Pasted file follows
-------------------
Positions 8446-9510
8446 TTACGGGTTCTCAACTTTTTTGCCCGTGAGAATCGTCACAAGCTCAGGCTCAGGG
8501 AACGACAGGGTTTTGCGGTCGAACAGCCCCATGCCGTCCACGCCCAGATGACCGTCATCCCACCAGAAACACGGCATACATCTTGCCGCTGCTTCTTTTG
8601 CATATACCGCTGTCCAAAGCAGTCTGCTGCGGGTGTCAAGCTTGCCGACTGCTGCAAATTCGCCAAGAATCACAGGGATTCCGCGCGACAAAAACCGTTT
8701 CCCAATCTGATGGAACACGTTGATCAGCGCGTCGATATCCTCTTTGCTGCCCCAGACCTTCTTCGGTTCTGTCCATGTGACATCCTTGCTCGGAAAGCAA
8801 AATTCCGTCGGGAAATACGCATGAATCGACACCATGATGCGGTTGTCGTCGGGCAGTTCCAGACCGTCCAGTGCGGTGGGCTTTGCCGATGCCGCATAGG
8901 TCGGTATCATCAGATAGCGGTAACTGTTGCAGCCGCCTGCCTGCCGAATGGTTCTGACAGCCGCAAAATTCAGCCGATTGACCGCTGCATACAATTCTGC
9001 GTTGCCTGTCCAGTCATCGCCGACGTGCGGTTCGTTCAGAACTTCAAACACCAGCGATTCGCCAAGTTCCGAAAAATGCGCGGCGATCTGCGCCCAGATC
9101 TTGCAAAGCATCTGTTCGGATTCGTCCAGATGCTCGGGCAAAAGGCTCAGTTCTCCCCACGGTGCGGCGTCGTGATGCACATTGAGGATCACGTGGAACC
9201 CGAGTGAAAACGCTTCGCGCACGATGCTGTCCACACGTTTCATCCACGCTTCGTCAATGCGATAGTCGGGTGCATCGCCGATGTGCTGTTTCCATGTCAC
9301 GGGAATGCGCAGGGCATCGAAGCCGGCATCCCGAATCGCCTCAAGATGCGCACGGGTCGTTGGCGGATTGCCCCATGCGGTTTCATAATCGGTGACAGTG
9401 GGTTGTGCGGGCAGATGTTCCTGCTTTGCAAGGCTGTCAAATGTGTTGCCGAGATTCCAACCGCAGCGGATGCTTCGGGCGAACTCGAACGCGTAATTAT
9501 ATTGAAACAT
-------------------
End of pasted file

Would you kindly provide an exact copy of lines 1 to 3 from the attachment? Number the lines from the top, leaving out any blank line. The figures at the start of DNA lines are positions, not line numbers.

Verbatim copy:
Positions 8446-9510
8446 TTACGGGTTCTCAACTTTTTTGCCCGTGAGAATCGTCACAAGCTCAGGCTCAGGG
8501 AACGACAGGGTTTTGCGGTCGAACAGCCCCATGCCGTCCACGCCCAGATGACCGTCATCCCACCAGAAACACGGCATACATCTTGCCGCTGCTTCTTTTG